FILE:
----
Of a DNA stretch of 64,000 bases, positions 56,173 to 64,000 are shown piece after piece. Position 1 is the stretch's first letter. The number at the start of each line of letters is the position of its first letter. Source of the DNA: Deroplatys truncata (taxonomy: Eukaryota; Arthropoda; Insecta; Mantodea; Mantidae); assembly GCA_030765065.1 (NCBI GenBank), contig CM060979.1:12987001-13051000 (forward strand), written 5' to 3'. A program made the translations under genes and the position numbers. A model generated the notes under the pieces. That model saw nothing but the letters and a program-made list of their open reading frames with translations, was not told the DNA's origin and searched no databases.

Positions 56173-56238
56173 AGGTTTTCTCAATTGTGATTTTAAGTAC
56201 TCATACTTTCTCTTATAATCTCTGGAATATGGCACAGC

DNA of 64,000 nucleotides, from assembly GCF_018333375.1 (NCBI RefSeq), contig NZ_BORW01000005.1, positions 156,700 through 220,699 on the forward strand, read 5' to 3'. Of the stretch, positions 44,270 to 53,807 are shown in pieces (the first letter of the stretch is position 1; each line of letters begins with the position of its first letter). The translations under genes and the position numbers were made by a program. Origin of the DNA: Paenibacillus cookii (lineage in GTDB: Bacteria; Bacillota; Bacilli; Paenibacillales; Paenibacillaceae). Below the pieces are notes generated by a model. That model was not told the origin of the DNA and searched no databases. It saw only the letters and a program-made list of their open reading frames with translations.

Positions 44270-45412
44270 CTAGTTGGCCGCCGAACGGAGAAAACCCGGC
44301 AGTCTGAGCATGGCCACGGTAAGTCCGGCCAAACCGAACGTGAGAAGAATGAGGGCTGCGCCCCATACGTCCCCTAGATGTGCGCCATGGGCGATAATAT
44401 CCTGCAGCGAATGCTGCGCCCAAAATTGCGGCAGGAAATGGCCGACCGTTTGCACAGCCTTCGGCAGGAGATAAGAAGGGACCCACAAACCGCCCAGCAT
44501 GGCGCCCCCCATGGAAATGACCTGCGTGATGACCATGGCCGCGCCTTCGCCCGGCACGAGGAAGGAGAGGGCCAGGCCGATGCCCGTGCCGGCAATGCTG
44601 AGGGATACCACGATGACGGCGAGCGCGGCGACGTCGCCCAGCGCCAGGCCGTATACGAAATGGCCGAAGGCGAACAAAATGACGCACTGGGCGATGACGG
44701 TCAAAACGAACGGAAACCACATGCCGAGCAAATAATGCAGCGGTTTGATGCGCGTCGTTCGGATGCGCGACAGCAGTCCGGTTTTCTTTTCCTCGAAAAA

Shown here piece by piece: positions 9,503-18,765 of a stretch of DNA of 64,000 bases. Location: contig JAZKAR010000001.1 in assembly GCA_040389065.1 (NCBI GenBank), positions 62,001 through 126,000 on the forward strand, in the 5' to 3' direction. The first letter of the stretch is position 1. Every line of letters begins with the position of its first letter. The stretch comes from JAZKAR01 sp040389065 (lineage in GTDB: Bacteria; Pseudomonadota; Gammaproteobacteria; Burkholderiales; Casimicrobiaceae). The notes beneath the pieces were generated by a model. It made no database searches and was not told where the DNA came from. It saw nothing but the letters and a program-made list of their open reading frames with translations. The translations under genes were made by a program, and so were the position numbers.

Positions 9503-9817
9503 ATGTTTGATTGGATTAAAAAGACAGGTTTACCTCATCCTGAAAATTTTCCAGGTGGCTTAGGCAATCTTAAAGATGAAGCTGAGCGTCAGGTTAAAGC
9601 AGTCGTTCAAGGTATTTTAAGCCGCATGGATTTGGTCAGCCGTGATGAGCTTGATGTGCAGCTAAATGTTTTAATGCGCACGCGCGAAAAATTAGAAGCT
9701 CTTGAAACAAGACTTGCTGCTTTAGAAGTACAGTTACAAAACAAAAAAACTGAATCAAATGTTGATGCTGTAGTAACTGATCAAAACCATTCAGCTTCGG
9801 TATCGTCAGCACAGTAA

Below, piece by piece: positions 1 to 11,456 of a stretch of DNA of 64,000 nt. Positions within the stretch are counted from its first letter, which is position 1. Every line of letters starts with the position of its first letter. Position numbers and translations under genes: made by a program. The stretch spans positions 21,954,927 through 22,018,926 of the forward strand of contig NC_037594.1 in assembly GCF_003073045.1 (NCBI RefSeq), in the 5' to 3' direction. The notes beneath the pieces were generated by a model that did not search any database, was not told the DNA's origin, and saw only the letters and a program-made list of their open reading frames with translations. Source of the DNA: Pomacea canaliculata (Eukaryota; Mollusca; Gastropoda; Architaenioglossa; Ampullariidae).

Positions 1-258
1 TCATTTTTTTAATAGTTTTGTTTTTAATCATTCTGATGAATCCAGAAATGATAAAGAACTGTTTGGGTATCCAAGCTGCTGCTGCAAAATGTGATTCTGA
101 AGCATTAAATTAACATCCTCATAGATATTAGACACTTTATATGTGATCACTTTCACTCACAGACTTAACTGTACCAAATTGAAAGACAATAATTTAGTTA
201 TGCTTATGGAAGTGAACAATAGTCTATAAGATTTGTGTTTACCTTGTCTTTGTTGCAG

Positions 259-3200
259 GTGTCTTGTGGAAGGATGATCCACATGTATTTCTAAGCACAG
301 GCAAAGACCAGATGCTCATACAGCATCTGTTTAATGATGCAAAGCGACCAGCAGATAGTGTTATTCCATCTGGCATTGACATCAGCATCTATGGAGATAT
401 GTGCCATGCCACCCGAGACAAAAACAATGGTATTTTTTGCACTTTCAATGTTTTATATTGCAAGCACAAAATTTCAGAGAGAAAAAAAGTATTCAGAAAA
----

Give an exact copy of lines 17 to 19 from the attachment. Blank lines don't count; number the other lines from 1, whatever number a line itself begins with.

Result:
9701 CTTGAAACAAGACTTGCTGCTTTAGAAGTACAGTTACAAAACAAAAAAACTGAATCAAATGTTGATGCTGTAGTAACTGATCAAAACCATTCAGCTTCGG
9801 TATCGTCAGCACAGTAA

Below, piece by piece: positions 1 to 11,456 of a stretch of DNA of 64,000 nt. Positions within the stretch are counted from its first letter, which is position 1. Every line of letters starts with the position of its first letter. Position numbers and translations under genes: made by a program. The stretch spans positions 21,954,927 through 22,018,926 of the forward strand of contig NC_037594.1 in assembly GCF_003073045.1 (NCBI RefSeq), in the 5' to 3' direction. The notes beneath the pieces were generated by a model that did not search any database, was not told the DNA's origin, and saw only the letters and a program-made list of their open reading frames with translations. Source of the DNA: Pomacea canaliculata (Eukaryota; Mollusca; Gastropoda; Architaenioglossa; Ampullariidae).